|Vol. 17, No. 32||May 21, 1998|
Gerard Mangone, University Research Professor for International and Maritime Law, has completed editing the twelfth book in a series about the straits of the world, a task that has spanned two decades.
He initiated the series in 1978, as the United Nations Law of the Seas Convention grappled with the problem of expanding territorial seas from 3 to 12 miles. Straits are narrow waterways connecting two seas.
The U.N. decision would have had far-reaching consequences for the people who inhabit straits and for the nations that use them. For example, expanding jurisdiction over the waters that flow through the Strait of Gibraltar, only 9 miles wide in some places and the only water passage between the Atlantic Ocean and the Mediterranean Sea, would have given control of those waters to both Morocco and Spain as their territorial seas.
"A number of international waterways would have been subject to the coastal states, affecting more than shipping. You can't fly over waters that belong to a nation without its permission, and submarines cannot sail under its seas." Mangone said.
At the time, there was no scholarly body of work that examined the major straits of the world in enough detail to act as an effective tool for those having to research the problem.
Realizing the importance of this territorial question and that information on straits was lacking, the Rockerfeller Foundation awarded Mangone, an internationally known expert on admiralty law and marine policy, a grant to organize and edit a series of books describing the physical, economic and legal status of straits; a series that scholars and officials could turn to for factual information on the characteristics of these strategic land masses.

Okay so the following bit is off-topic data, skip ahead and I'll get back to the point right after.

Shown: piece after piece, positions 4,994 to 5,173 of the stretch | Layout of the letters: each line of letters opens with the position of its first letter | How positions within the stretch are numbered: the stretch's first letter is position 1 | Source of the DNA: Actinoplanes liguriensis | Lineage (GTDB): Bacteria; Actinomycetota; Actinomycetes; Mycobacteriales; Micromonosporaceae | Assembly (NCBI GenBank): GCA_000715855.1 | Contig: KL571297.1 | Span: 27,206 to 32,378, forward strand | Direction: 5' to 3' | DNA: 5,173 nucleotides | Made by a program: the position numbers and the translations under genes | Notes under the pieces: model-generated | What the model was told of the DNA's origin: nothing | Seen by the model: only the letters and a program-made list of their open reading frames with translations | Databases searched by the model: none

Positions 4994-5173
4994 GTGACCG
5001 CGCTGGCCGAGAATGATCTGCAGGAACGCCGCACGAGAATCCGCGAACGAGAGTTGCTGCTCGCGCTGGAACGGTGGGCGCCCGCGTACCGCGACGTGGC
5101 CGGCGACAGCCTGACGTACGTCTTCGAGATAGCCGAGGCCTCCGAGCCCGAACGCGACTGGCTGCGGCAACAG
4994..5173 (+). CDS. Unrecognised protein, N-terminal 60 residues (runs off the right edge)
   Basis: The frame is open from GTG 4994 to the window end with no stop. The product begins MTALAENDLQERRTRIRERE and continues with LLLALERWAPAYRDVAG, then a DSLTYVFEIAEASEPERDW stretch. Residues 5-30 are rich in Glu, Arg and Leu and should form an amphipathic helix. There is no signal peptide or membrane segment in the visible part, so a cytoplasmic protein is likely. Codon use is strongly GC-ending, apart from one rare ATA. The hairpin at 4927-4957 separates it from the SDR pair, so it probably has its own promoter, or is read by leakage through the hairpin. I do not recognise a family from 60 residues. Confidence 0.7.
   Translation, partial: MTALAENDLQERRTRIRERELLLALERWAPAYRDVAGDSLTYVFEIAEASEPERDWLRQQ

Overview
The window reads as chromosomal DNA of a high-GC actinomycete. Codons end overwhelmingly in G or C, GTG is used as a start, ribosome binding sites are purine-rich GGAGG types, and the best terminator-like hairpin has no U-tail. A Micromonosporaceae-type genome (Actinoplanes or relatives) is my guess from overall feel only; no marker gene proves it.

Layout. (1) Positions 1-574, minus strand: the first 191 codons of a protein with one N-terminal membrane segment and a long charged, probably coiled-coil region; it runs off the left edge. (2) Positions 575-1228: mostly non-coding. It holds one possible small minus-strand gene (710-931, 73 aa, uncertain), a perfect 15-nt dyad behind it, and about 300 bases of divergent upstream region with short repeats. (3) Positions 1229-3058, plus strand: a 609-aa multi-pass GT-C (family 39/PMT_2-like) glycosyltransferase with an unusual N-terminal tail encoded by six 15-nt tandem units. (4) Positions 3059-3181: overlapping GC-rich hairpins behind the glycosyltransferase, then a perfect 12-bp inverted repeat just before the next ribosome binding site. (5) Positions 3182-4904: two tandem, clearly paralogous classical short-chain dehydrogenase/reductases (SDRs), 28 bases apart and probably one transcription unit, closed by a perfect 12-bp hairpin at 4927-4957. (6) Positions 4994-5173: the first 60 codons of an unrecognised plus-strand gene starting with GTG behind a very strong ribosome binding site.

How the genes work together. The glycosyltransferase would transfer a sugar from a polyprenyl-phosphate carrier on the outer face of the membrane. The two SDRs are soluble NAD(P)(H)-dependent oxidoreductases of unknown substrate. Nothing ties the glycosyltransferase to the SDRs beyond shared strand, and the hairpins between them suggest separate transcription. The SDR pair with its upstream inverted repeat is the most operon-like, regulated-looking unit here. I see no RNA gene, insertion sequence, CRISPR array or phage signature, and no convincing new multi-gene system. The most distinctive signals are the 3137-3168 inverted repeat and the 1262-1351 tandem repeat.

He began the series with two books-one about the northeast Arctic passage to the Bering Sea, north of what was then the United Soviet Socialist Republic, and the other about the Strait of Malacca, between Malaysia and Indonesia.
After that, Mangone contracted for and edited one or two books every two years leading to the twelfth book, on the Torres Strait between Australia and Papau New Guinea, released in 1997.
All the books delineate the topographic features of each strait, describing, in almost map-like detail, the physical properties of each area on land and beneath the sea. Each book accounts for the history of the strait, its significance to shipping, its climate, islands, indigenous and foreign settlements, economies, legal restrictions, environmental issues, contemporary problems and the role each area played during times of war.
In 1982, the U.N. Law of the Sea Convention did expand coastal states water rights jurisdiction to 12 miles, but left a portion of each international strait free for passage by ships and planes.
Mangone visited most of the straits in the series employing scholars in each region who were accomplished authors. These scholars researched and wrote the books, Mangone reviewed and edited them and arranged for publication.
He recalled that, while they were all brilliant scholars, the authors all were not into technology. "One book came to me entirely in longhand, which made editing a nightmare," he said.
Kluwer Law International in the Hague, Netherlands, published the series and distributed it internationally. Now that he has completed the series on all of the strategically significant natural straits, he intends to tackle the Panama and Suez canals as critical international waterways.
Mangone is the author of 12 books on marine policy and admiralty law and, in addition to the straits series, has edited another 20 books.
He joined the University in 1972 as part of the original faculty of the College of Marine Studies and was founder and director of the Center for the Study of Marine Policy, the first of its kind in the U.S.
He is an internationally recognized expert in marine policy and international and maritime law and has acted as a consultant to the United Nations, the U.S. State Department and other federal agencies. Mangone has traveled to a different part of the world every year for the past 47 years on teaching and research assignments.
Photo by Jack Buxbaum